In this regard, we can rely heavily on our intrapersonal skills to demonstrate our own self-awareness and our ability to improve. The common answer you may hear from an individual is that something external or outside of themselves caused the failure, and they have now learned how to manage the expectations of themselves and their team better. In some scenarios, this is a very valid answer, however, when focusing on how you can stand out and showcase your fit with an organization, there are other approaches as well. The most receptive approach that I have witnessed is when a candidate has the self-awareness to speak on their own weaknesses and how they have developed themselves to either compensate, manage, or directly improve that weakness. Overall, the goal is to give the employer the opportunity to recognize your ability to continually improve even in the face of adversity.
In short, don’t be afraid to reflect on and admit your shortcomings, as long as you have an actionable plan in place to continually develop yourself and improve your skillset. This growth mindset has a higher value for employers than an individual who is not able to reflect both internally and externally of themselves.
Skillset #3: Cognitive Skills
The final skillset that is used to implicitly showcase cultural fit are your cognitive skills. These skills are reflected in aspects such as your ability to problem-solve, analyze, make decisions, and be adaptive. Common behavioural style questions that relate to your cognitive abilities may include “Tell me about a time where you had to manage multiple competing priorities and what steps you took to approach them” or “Tell me about a time where you had to manage tight deadlines and what steps you took to ensure work was completed on time.”
On the surface, these questions may seem easier to answer as they’re very structured, logical, and not very open-ended. With that said, it’s for those same reasons that I would propose cognitive questions to be the most difficult to answer due to their particularity. Therefore, when answering these questions, it is important to not only be methodical in your explanation, but it is equally as important to ensure that the employer understands the details surrounding why those situations existed.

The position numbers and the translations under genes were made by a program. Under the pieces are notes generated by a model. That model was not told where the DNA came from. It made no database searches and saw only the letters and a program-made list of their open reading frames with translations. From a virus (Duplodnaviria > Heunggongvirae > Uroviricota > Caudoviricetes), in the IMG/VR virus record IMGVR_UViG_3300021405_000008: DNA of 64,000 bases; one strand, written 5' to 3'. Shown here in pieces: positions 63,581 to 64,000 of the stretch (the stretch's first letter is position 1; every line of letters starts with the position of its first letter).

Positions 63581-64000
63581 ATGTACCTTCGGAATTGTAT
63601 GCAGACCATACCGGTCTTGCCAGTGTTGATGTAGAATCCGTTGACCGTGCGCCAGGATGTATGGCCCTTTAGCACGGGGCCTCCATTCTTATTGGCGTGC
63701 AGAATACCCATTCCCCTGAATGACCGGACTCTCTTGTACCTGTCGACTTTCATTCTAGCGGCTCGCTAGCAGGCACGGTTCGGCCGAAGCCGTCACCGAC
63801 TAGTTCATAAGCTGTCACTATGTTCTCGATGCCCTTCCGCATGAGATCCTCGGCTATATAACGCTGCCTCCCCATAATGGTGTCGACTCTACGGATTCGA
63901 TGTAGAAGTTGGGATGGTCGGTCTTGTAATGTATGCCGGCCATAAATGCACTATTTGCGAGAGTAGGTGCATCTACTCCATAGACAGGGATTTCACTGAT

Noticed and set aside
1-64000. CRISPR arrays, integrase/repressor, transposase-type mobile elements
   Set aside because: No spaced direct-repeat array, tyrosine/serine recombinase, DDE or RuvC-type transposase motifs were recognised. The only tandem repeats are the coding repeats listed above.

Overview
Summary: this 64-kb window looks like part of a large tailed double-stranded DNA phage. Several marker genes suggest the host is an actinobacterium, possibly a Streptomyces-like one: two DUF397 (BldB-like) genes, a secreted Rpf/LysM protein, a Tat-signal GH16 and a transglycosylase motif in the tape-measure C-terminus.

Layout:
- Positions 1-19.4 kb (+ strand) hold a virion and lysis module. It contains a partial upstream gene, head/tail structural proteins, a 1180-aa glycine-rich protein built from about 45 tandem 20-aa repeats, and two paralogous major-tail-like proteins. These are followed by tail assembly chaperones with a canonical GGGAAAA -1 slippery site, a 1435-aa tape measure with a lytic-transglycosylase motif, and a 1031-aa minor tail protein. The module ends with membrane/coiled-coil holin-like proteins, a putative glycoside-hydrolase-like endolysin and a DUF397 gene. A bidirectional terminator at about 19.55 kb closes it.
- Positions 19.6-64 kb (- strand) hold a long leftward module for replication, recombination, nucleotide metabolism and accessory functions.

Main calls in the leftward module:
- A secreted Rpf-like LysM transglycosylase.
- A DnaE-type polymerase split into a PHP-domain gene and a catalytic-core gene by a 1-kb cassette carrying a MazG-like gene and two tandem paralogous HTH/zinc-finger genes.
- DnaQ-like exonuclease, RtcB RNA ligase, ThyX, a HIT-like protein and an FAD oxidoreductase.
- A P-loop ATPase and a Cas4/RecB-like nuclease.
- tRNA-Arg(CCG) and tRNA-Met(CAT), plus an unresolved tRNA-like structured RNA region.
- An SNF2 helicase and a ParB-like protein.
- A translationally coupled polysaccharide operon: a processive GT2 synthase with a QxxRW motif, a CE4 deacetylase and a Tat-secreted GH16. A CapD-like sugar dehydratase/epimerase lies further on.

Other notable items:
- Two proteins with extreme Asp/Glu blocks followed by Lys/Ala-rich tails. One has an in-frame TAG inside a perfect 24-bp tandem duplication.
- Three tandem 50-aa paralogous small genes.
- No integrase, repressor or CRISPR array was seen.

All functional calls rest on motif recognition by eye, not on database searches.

For example, it is easy to say that you had multiple ongoing projects and that you used your time-management and delegation abilities to take a leadership role in ensuring tasks were done efficiently. However, it is more valuable to explain why these projects held value for the organization, what the end goals of the projects were, and why you chose to manage your responsibilities the way that you did. With this approach, it allows the employer to gain a better understanding of the situation you were in, what your organization valued, why those values were important to you, and the key steps you took to ensure both personal and organizational success.
In short, your cognitive reasoning is equally, if not more important, than your cognitive ability when explaining how you made a situation successful. In this way, it allows the employer to gain an in-depth understanding of not only the steps you took in a stressful situation, but also the thought processes behind why you placed greater importance on some items over others.
To summarize, cultural fit is a subjective approach utilized by both organizations and candidates to ensure that the next job opportunity is filled by the right individual. In an interview setting, it is important to be able to not only manifest the cultural fit that you are looking for, but also to showcase that cultural fit to the employer as well. To do this, there are three major skillsets that are imperative in successfully demonstrating what that fit has looked like in your past, and how you want it to look in your future. Those skillsets being your interpersonal, intrapersonal, and cognitive skills. To showcase what this fit looks like to your employer, a change of approach, or mindset, may need to be taken in how you answer behavioural-based interview questions. Overall, the goal is to give the employer enough information where they can make that connection of cultural fit with you, and vice-versa.
Written By: Angelo DiDonato
Note: This article is written as an opinion piece from the perspective of a Recruitment Specialist